Five Exploration and Production Companies with No Debt
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Many exploration and production companies look to grow oil and gas production and reserves as rapidly as possible, as a means of creating value. These companies frequently utilize debt to fund these aggressive growth programs and end up with problems when commodity prices fall. Despite this industry preference for debt financing, there are still some exploration and production companies that shun debt and operate without borrowing.
Sanchez Energy (NYSE: SN) reported no debt and cash and cash equivalents of $34.7 million at the end of the second quarter of 2012. This no-debt situation probably won’t last long as the company does have an aggressive growth plan set for its Eagle Ford Shale acreage in 2012. Sanchez Energy has budgeted from $135 million to $155 million in 2012 to drill and complete 17.5 net wells in the Eagle Ford Shale during the year and will also use some of the proceeds to acquire additional leasehold.
Evolution Petroleum (NYSEMKT: EPM) was founded in 1983 and is also debt free. The company’s core asset is the Delphi enhanced oil recovery (EOR) project in Louisiana where carbon dioxide is injected into older wells to stimulate additional production.
Evolution Petroleum farmed out this project to Denbury Resources (NYSE: DNR) in 2006 and receives a royalty stream from this project. The company is now working on several other oily projects in the United States and has established a position in Oklahoma prospective for the Mississippi Lime. Other properties the company is working on include the Lopez and Giddings Fields in Texas.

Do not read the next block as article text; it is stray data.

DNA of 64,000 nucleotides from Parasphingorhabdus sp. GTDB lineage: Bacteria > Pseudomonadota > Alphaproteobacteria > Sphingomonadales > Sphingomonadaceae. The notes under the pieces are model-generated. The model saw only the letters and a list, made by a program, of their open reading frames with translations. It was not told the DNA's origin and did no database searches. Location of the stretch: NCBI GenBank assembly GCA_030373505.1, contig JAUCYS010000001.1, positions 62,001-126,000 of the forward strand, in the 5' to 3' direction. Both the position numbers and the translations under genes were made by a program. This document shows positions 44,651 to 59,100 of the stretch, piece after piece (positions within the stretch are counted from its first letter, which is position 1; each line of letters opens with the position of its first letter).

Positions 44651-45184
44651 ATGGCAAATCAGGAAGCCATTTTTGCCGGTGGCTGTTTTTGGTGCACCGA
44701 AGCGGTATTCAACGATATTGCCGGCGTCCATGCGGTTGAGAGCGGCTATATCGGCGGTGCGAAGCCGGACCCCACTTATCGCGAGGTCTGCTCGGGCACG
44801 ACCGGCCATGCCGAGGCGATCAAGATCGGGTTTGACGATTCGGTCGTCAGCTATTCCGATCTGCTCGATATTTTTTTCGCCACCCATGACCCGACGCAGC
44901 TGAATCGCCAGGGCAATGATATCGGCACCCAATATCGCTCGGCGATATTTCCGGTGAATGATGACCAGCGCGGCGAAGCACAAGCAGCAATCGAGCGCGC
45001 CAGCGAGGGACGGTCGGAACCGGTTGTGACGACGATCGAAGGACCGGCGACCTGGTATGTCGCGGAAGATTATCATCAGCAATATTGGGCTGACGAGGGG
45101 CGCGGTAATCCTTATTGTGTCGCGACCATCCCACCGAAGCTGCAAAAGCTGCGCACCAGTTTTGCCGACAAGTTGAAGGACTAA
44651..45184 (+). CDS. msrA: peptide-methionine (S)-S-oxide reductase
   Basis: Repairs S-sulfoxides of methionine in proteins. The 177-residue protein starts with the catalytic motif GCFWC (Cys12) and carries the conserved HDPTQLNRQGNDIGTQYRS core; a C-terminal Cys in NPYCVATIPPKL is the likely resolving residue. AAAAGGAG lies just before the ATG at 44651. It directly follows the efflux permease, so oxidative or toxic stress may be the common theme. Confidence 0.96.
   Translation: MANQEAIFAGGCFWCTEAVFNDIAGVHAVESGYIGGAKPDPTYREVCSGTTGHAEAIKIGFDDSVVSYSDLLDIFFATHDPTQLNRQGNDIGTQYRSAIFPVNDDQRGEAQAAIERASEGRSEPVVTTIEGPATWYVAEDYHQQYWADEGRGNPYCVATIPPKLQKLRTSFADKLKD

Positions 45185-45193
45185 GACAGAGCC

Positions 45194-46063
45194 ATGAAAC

Cobalt International Energy (NYSE: CIE) is an independent exploration and production company active in the Gulf of Mexico and West Africa. The company went public in late 2009, raising approximately $851 million in proceeds.
Cobalt carries no debt and reported $1.8 billion in restricted and unrestricted cash at the end of the first quarter of 2012. The company plans significant exploration spending in 2012 and estimates that it will end the year with between $600 million and $900 million in restricted and unrestricted cash.
Another debt-free company is Contango Oil & Gas (NYSEMKT: MCF), which operates mostly in the shallow water area of the Gulf of Mexico. The company reported no short or long-term debt as of June 30, compared to cash and cash equivalents of $129.9 million. Contango believes that having no debt provides the company with a competitive advantage over other exploration and production companies.
Although most of the company’s production and proved reserves are located in the Gulf of Mexico, Contango has quietly moved into several emerging onshore resources plays over the last year. These include the Duvernay Shale in Alberta, Canada, and the Tuscaloosa Marine Shale in Louisiana and Mississippi.
Gran Tierra Energy (NYSEMKT: GTE) is a Canadian-based exploration and production company that is active in South America, with core operations in Brazil, Colombia and Argentina. The company reported no debt and cash and cash equivalents of $128.5 million as of June 30.
Gran Tierra has budgeted $396 million in capital spending in 2012 for drilling activities, leasehold acquisition and infrastructure and plans to fund this spending with operating cash flow and cash on hand.
Investors that are worried about the strength of global economic growth and the possibility of a future recession might want to consider companies that are not burdened with excessive debt. There are several debt-free companies in the energy sector for investors to choose from that will have more operational flexibility if commodity prices take another tumble.
shaleplays has no positions in the stocks mentioned above. The Motley Fool owns shares of Denbury Resources and SANCHEZ ENERGY CORP COM USD0.01. Try any of our Foolish newsletter services free for 30 days. We Fools may not all hold the same opinions, but we all believe that considering a diverse range of insights makes us better investors. The Motley Fool has a disclosure policy. If you have questions about this post or the Fool’s blog network, click here for information.